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Shaw Savill's barque   Hinemoa   1890 - 1917

Introduction

The four-masted steel barque Hinemoa was reputed to be the only sailing ship built with freezing-machinery for the transport of up to 20,000 carcases of mutton from New Zealand, but she carried general cargo as well.  This machinery was later removed and she then carried many thousands of immigrants to that remote colony.  She was reported as being a handy, well-behaved ship with a good turn of speed.

According to Basil Lubbock in his book The Last of The Wind Jammers, one of her captains went mad, another was dismissed for criminal offenses, while still another became such a hopeless drunkard that at one stage the crew took over the running of the ship. A later captain was found shot with a revolver by his side, while his successor also died a violent death, though not aboard the Hinemoa; he shot himself while on a minesweeper off Lowestoft.


Specifications

Length     278 feet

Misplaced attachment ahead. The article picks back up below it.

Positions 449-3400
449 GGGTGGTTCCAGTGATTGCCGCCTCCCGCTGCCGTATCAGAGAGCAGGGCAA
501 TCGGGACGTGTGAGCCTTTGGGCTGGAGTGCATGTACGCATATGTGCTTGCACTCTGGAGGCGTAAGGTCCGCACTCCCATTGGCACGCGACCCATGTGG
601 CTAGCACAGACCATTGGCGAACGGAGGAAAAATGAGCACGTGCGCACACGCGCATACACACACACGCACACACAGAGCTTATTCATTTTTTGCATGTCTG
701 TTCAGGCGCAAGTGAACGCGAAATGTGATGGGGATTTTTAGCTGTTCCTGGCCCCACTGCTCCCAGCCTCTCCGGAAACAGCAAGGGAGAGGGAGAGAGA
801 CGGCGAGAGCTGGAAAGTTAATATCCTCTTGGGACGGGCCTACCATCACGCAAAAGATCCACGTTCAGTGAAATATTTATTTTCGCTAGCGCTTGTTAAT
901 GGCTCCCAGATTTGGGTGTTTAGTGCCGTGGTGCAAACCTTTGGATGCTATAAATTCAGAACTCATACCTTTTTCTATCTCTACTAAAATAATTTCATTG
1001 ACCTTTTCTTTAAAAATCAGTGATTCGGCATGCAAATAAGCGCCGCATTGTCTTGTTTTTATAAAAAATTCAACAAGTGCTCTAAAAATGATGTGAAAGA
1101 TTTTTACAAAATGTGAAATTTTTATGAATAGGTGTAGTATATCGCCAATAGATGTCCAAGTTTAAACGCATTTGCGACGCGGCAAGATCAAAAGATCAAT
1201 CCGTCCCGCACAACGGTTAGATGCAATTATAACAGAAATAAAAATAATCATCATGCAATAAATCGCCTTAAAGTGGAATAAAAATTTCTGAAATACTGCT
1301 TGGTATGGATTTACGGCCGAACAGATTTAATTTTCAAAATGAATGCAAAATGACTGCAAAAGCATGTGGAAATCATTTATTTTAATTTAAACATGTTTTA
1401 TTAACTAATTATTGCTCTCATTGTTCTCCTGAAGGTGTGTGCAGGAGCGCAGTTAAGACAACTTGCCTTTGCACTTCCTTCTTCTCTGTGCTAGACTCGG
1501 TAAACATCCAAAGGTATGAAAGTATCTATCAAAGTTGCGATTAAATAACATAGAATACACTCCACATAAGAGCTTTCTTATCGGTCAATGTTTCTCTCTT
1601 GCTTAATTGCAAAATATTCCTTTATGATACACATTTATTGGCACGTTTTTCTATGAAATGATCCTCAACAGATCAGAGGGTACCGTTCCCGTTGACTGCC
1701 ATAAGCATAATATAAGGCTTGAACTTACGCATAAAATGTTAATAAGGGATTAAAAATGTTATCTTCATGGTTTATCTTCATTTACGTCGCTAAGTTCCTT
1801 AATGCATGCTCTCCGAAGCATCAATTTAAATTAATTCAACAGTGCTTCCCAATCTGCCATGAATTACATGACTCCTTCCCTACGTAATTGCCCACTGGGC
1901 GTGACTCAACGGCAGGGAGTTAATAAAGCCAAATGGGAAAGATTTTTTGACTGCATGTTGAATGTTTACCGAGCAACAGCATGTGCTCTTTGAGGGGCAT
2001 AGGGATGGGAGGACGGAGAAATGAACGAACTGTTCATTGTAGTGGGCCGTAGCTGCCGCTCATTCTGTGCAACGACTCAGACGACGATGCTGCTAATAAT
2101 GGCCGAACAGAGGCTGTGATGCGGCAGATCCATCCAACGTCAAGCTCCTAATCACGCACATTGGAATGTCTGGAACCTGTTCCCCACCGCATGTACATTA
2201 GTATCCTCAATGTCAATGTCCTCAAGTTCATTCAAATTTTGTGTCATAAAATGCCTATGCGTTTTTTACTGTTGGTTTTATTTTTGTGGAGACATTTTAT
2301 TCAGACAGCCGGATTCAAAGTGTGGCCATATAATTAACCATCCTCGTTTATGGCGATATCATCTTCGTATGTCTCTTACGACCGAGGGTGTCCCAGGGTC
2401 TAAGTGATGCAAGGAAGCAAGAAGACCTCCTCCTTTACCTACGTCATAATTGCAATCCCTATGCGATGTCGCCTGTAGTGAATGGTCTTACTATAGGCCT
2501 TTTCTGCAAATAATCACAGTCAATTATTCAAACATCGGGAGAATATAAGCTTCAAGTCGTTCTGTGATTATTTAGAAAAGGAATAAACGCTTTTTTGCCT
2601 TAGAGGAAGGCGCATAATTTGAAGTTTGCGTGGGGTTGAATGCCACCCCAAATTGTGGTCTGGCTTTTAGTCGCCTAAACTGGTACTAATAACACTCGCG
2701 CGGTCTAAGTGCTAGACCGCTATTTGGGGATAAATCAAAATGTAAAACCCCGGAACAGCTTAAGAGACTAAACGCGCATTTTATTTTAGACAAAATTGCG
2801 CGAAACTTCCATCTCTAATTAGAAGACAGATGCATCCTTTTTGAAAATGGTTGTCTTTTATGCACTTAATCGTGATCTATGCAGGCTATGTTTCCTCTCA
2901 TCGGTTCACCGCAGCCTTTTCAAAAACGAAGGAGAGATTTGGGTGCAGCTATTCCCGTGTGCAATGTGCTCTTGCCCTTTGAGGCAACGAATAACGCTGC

Beam     41 feet 9 inches
Draught     24 feet
Displacement     2,283 tons
Port of registry     Glasgow.


Log

1890     November     Launched at the shipyard of Russell & Co., Greenock, for the Shaw Savill and Albion Shipping Company.

1890     Commanded by Captain R. de Steiger.

1891     June 1     Arrived at Lyttelton with ballast reputed to be made up of rubble from an old London cemetery.  It is said that this ballast shifted during the voyage laying the ship on her beam end.

1892     December 28   Arrived at Wellington with 235 passengers.

1894     Sailed from The Downs to Melbourne in 77 days.

1895     Sailed from the Lizard Lighthouse to Melbourne in 83 days.


Riding high at the Geelong Wharf
Victoria, Australia

1901     Sailed from Newcastle, NSW, to San Francisco in 60 days.

1902     December 25 - March 5     Sailed from San Francisco to Old Head, Kinsale, in 101 days.

1902     Sailed from Fredrikstad to Melbourne in 94 days.

1905     Transferred to Law, Leslie & Company of Glasgow.


1908     Above: stranded near Lorne Jetty, Australia, but got off without any major damage.  Her captain was apparently severely censured for allowing the ship to drift ashore

1913     December 12     A seaman while returning to his ship fell into the dock at Portland, Oregon, USA. B. B. Jubb, an apprentice on the Glasgow barque Hinemoa left his bunk and plunged in and held him 'till a rope was got and he was pulled out.

1914     Sold to G. Windram & Company of Liverpool.

1917     Sold to J. G. P. Murphy of Liverpool.

1917     September 7   Sunk on voyage from Australia to Great Britain by a German submarine, 35 miles WSW of Bishop Rock.


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20050118

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